Coach Chappell sticks to his guns
The Aussie reiterates that without a ?process?, little can be achieved, and slams those opposed to his methods, reports Kadambari Murali.india Updated: Nov 20, 2006 23:35 IST
“Whatever anyone says,” Indian coach Greg Chappell said on Monday, soon after the team arrived at the beautifully-located Elangeni hotel here, “the process is very important. It has been proven all over the world that systems are needed, a process is needed to set things up. Otherwise, you will have ad hocery and that will lead you nowhere.”
Chappell, perhaps, may have said this in reference to what he and everyone else who is part of the cricketing caravan here thought Sourav Ganguly had said at the HT Leadership Summit in New Delhi a couple of days ago, something to the effect that there was no point in having a process when it was not showing results.
Unfortunately, the former Indian skipper had been quoted out of context and those quotes went on to receive widespread publicity on the internet. What Ganguly had actually said was that Rahul Dravid should be given time to put his plans in place and be supported, but the problem was that India was an impatient country and people expected immediate results, so it was important to get results also to assuage that impatience.
Chappell was probably unaware of what exactly Ganguly had said, because he continued in the same vein, explaining his theory. “Countries everywhere, corporates, use a system. There are highs and lows in everything, you have to be patient about things and cannot afford to be too emotional, or it will lead you nowhere. In Australia, for instance, we started a process in the mid-Eighties, and it took nearly nine years for things to come together. The England line-up that won them the Ashes last year was also the result of a process that took five years.”
That Chappell was also in no mood to beat around the bush was apparent when he refused to get into what other former players had said about his roadmap for India being unsuitable, even if it was a plan that had worked for Australia. He would only say this: “If speaking the truth in India is a problem, then Indian cricket has a problem.”
He said that change was needed in India and it was something that had to be planned, and planned in a systemic manner. For instance, asked whether it made sense to have a planned strategy for developing senior cricket without applying that plan to the u-19s, he said it wasn’t.
“Ideally, the junior cricket programme should go hand in hand with the plan for the seniors. If it doesn’t, then it is fraught with danger. A feeding process is necessary, because if there isn’t one, it would create a vacuum when senior cricketers leave in a bunch.”
At the moment, though, he said he was okay with the way the team was progressing. “Yes, they have to go out there and perform but it is not just about wins and losses. The results are not always a correct reflection of how close games have been. We have not been blown away and whatever anyone says, this team is coming together, feeling good together.”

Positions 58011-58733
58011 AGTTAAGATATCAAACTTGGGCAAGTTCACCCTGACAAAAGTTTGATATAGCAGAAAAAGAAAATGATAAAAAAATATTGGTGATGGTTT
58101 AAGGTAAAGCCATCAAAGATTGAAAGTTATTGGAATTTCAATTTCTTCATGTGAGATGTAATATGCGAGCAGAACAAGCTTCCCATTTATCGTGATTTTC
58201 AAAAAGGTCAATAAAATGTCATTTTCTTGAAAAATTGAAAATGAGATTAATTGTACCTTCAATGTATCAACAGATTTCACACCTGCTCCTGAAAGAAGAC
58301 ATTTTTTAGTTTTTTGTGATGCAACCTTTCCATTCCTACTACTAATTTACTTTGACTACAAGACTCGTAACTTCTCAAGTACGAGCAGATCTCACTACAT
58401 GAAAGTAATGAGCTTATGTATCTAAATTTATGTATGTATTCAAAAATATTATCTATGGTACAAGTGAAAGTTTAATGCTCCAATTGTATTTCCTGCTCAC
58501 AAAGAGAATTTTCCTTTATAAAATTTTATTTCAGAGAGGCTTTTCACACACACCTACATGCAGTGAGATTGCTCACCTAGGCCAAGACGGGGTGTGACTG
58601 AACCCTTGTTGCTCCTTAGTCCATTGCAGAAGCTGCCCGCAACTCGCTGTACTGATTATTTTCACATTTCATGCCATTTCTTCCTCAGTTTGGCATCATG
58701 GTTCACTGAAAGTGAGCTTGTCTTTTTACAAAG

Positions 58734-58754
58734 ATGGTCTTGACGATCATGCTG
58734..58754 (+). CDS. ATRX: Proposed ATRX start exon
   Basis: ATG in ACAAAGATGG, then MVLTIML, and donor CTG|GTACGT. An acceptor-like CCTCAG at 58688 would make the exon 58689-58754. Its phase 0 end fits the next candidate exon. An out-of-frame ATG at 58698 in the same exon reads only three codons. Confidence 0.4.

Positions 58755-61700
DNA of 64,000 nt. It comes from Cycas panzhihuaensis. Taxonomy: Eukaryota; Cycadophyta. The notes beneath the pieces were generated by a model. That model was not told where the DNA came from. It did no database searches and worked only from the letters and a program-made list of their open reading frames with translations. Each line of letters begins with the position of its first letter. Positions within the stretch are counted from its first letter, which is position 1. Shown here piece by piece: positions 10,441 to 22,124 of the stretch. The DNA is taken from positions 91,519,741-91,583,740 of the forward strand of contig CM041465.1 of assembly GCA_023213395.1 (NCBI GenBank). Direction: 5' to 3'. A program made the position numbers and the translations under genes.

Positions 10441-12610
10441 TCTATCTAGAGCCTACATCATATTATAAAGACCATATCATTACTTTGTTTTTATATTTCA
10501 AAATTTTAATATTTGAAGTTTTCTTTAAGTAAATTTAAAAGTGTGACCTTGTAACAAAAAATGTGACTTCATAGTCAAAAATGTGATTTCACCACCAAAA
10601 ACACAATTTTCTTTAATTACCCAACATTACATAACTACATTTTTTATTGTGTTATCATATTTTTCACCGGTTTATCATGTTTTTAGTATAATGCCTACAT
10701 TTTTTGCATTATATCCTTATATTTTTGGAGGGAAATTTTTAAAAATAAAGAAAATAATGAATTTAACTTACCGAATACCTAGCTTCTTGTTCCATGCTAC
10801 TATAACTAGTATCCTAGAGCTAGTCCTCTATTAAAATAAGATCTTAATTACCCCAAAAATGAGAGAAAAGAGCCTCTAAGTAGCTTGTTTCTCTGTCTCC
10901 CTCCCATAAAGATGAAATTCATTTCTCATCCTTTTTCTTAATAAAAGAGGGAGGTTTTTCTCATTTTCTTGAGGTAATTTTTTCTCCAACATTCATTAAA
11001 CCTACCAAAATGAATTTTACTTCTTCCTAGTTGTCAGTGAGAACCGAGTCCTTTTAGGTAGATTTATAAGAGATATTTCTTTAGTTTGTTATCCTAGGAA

He said that a few players were still in touch with psychologist Rudi Webster and hopefully, would benefit from his experience. “It depends from person to person how much he can help. Different people react differently and react differently to different things. There are some people with whom words might work but with others, it has to be pictures, situations, experiences. There is no scientific process to this, there is no set pattern. When it clicks, it just clicks. You cannot predict when that will happen, you have to wait and see. But, of course, there is a timeline, it is not an infinite thing.”
He said the problem at the moment was that wet weather had chased India all over the place, leading to situations like on Sunday, when the series opener at the Wanderers was washed out. “The rain has been a problem. We could finish only six of the last 13 games we have played. It is necessary to go out there and do well but if you have to stop and start, stop and start, you lose momentum, you could lose the way.”
And that, he added, is where experience counted. He gave the example of Munaf Patel and S Sreesanth bowling at the death in the practice one-dayer against South Africa A Benoni and getting whacked all over the place. “They were inexperienced at that and it showed but they can only gain experience by going out there and getting it.” Calling the duo India’s “best prospects” in the pace department since Kapil Dev and Srinath, he added that India “could not have won the West Indies (Test) series without Sreesanth”.
“Before he came to us, he had not bowled 30 overs in a game, let alone in an innings. But he did it in the West Indies. I also promise you Munaf will be good. We could not have won in the West Indies if we had gone with the same combination we went with in Pakistan.”
He said that at the same time, the two pacers are still learning. “And learning can be a painful process, but you learn the most and gain your greatest experiences from your darkest days. Winning is good but the greatest knowledge often comes from the greatest defeats. It is not easy but that is what it is all about, learning and taking it forward. Not everyone can do it but even if a few can, it will make a difference.”